Cyber engineer prepping for Heroes of Speed
To win a Jamaica Race Driver Club Championship Title is not something that is likely to be on many persons’ bucket list; however, 26-year-old Davrice Richards, is determined to fulfil his dream and to establish his name among the ‘who’s who’ on the local racing circuit.
“It would be my ultimate bragging right,” he reasoned, “and it would make me feel more accomplished as a driver.”
Richards, who competed in drag racing at Vernamfield in Clarendon once and in circuit racing with Team Apex Racing at Dover Raceway in St Ann twice, is prepping the engine of his 1990 Turbo Starlet, a gift he received at age 19 from his parents.
His goal is to improve his second placement and two third-place finishes as well as his overall best time of 1:45:7 on the 1.4 mile racetrack in the Super Street category of the Heroes of Speed Meet at Dover, held last October.
Although facing sponsorship challenges, he remains resolute to compete in the upcoming Heroes of Speed at Dover, set for October. This is probably the last time he will compete in the Super Street category.
“I will be moving on to the Improve Production 1 and Modified Production 2 categories next year,” the former student of St Mary High School disclosed.
Driven to make this dream a reality, Richards recently acquired a race-prepped 1993 Toyota Starlet to compete in that race category. Furthermore, he spends an average of three hours on some days watching car-racing videos on YouTube. He also does research on new techniques in racing and explores updates in the automobile industry on improving efficiency, reliability, and the performance of cars.
“Sometimes I get up as early as 4 a.m. to watch videos, and when I get home after work, I watch more videos,” he related.
With an early passion for mechanics, and a cyber security engineer for The Jamaica National Group, Richards affinity for fast cars and race car driving started when he was a mere 10-year-old, attending the Highgate Primary and Junior High School in St Mary. He clearly recalls how it all started.
“I was visiting my uncle,who was watching Formula One racing along with another uncle and cousin. I joined them and became interested after that,” he shared.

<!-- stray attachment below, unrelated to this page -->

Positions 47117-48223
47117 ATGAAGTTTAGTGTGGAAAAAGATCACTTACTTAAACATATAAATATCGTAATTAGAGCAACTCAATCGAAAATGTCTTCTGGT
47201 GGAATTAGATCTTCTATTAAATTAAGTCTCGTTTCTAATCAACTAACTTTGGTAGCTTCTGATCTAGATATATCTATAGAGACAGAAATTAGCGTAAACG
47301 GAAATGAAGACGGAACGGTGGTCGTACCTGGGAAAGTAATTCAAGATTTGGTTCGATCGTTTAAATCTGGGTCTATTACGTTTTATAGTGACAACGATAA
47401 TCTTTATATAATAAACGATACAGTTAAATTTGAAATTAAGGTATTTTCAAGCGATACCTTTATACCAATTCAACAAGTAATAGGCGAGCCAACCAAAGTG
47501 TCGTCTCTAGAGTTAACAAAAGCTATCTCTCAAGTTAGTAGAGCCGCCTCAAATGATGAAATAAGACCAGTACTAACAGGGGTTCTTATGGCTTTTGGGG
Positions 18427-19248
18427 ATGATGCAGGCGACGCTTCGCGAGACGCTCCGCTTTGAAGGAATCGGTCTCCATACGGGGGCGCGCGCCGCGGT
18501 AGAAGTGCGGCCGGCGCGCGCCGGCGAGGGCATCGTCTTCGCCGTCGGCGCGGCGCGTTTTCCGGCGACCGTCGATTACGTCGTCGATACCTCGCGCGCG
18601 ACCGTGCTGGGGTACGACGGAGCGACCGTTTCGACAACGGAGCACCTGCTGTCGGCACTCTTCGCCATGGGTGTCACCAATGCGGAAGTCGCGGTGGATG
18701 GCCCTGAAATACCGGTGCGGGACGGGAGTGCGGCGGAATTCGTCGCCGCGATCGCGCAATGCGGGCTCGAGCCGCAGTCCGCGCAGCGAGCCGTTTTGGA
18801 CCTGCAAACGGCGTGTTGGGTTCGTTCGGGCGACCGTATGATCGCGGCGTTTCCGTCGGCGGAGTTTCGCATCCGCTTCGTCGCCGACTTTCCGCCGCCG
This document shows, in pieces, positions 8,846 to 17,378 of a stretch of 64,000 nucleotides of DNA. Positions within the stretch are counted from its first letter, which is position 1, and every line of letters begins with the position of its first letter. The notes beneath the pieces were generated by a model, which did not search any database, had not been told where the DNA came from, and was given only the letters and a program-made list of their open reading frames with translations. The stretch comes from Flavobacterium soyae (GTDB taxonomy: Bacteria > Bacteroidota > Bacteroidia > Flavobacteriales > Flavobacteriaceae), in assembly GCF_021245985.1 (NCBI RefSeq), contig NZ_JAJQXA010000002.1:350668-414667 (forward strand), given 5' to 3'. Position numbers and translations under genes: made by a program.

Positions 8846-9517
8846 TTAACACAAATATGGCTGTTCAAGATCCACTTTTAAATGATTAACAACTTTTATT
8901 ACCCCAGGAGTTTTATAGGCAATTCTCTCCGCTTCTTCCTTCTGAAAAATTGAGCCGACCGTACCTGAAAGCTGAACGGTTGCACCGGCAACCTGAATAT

From all indications, Richards was not quite like typical boys his age, who were then preoccupied with playing video games and getting to the next level in ‘Super Mario’ or ‘Dragon Ball Z’. He was totally absorbed in how things worked and often pulled things apart to understand their make-up, and he would then fix them back. His fascination with mechanics took on a new dimension with car engines as he tried to understand what it took to make them go faster.
His dad, Maurice Richards, has vivid recollections of how Davrice was engrossed in the engine of his Toyota Starlet motor car.
“He was always fascinated with cars. He would search the internet to learn how to change a car part. He is gifted, good with his hands, and at fixing things.”
Similarly, Richards’ mom, Flavia Richards, said that she was impressed with how talented he was in fixing things around the house while still in primary school.
“When he was 10 years old, he fixed the blender, and it worked after that. He would also fix flashlights, radios, and clocks. He loved cars and would watch car racing for hours on TV. When he was in grade seven, as a school project, he made a medicine chest which had a light and a fan to keep the contents cool. His teachers were amazed,” she revealed.
Richards credits his close friends, Kemar March and Nakia Reid, former race car drivers and certified auto mechanics, for their unwavering support in helping him keep his dream alive.
“They are God-sent. They stand by me through ‘thick and thin.’ They are always with me at race meets, and they share techniques as well as assist with any repairs to the car,” he related.
Optimistic about upcoming meets
Kemar, who is Richards’ team lead, is optimistic about a favourable outcome in the upcoming race meets.
“He has a very good chance to win. He is an excellent driver. He takes advice well, is always researching how to improve his driving and the performance of his car.”
Although he enjoys the adrenalin rush, while speeding and manoeuvring the 13 corners of the tracks, when it comes to the roadway, it is a different business.
“Road racing can be dangerous. It can put your life and that of others at risk. The road is an unpredictable arena. A dog, or someone, could rush out into the roadway, causing you to swerve and hit another vehicle or a bystander. Racing should only be pursued in a controlled environment in which you can enjoy doing so while being safe,” he stressed.
Racing is not Richards’ only passion. He has a healthy appetite for reading, particularly James Patterson’s mystery novels. A Christian, he is the youth president for the Quaker Hill Church in St Mary.
“Everyone has something that is his or her passion. Some persons go to parties, some persons go to the stadium to watch football. My passion is racing,” he declared.